Welcome to the Choctaw County Mississippi Genealogy & History Network website providing free information to genealogical and historical researchers.
To share your Choctaw County, Mississippi genealogy or history information, send an email to firstname.lastname@example.org - we will be pleased to include it here. If you have information to share for other Mississippi Counties, visit the Mississippi Genealogy & History Network state website and choose the appropriate county.
Choctaw County was formed in 1833 from land that was ceded to the United States by the Choctaw Nation. Some say that the name of the county comes from the Indian word, “chahta,” which means separation, most likely referring to the separation of the Choctaws from the Chickasaws. In all probability, the name of the county comes from the name of the Choctaw tribe’s first leader, Chief Chocta, from whom the tribe was named.
Choctaw County's story begins earlier than 1833. Pioneer hunters and traders began settling in the area due to friendships between the Choctaws and the French. The Choctaw Chief, Pushmataha, befriended the French and his sister married a Frenchman. Their daughter, Rebecca, married Louis Lefleur, who established a trading post on the Pearl River. In 1801, Congress established a postal route between Nashville and Natchez, the capitol of the Mississippi Territory, along what is now known as the Natchez Trace. In 1810, Louis and Rebecca moved into the heart of the Choctaw Nation and established a tavern and trading post on that postal route, and the area became known as French Camp. In about 1822, the Presbyterian Church established an early Mission School in French Camp for the Choctaw Indians. It is known now as French Camp Academy. Louis and Rebecca Lefleur had a son, Greenwood, who changed the spelling of his last name from Lefleur to Leflore. He was elected Chief of the Western District of the Choctaw Nation in the 1820's and helped draw up the Treaty of Dancing Rabbit Creek, signed on September 27, 1830, which settled the removal of the Choctaws to Oklahoma Indian Territory. Their departure, along with Indians of other states, came to be known as the infamous "Trail of Tears."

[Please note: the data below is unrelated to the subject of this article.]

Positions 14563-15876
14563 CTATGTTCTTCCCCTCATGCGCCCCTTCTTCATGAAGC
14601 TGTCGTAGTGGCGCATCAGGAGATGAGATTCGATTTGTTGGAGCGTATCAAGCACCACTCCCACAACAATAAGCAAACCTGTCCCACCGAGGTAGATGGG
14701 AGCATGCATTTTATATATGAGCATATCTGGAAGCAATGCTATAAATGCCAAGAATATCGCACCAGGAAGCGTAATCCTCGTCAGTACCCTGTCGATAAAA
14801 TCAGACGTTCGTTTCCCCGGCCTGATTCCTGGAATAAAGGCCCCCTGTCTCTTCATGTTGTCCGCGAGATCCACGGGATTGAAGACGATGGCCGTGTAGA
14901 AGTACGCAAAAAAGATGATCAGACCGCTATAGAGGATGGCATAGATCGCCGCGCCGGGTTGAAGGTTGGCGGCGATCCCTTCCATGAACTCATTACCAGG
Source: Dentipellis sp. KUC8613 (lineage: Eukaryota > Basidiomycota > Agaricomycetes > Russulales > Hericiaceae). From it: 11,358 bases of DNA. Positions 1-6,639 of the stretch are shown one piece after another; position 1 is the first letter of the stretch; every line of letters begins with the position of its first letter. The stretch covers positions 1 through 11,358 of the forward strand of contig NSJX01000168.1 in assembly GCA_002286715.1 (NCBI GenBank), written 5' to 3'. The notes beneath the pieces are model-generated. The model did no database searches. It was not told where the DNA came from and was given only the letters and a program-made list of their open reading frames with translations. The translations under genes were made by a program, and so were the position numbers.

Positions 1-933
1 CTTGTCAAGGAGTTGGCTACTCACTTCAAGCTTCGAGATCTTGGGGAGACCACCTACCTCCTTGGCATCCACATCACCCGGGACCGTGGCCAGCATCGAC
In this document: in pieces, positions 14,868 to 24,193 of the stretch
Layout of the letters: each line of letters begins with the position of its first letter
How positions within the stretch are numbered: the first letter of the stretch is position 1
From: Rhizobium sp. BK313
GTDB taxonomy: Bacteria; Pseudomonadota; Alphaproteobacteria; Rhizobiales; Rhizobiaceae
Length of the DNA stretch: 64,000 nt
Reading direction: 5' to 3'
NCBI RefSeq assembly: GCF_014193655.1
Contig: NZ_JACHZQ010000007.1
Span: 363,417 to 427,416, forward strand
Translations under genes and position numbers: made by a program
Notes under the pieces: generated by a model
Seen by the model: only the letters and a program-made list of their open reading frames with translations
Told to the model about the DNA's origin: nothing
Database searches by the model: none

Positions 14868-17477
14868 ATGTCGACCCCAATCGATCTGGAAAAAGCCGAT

The county seat of Choctaw County is Ackerman, although it hasn’t always been there. In fact, the county seat has changed several times in the county’s history. Choctaw County was originally 1,080 square miles and contained all of what is now Webster County and parts of Montgomery, Grenada and Calhoun Counties. The first county seat was established at Greensboro, which is now in Webster County. A brick courthouse was erected by slaves in the area, and the village flourished. The town had a bloody reputation attributed to duels, hangings, and murders. Federal troops burned much of the town during the Civil War, and not much remains of Greensboro today.
In 1871, Montgomery County was created, taking away a big part of Choctaw County. The county seat was moved from Greensboro to a place located within two miles of the geographical center of the county. A new courthouse was erected at La Grange in 1872. The town rapidly grew, but a similar fate to Greensboro would befall La Grange. On the night of January 12, 1874, arsonists burned down the courthouse, along with all the records of the county. Many believed the arsonists were those in the county who wanted it to be divided in order to create a Republican county out of part of it. In 1874, Sumner County (now known as Webster County) was created, taking all of the territory of Choctaw County north of the Big Black River, which left the county seat a mile and a half from the county line. The county seat was removed from La Grange, and the town was abandoned.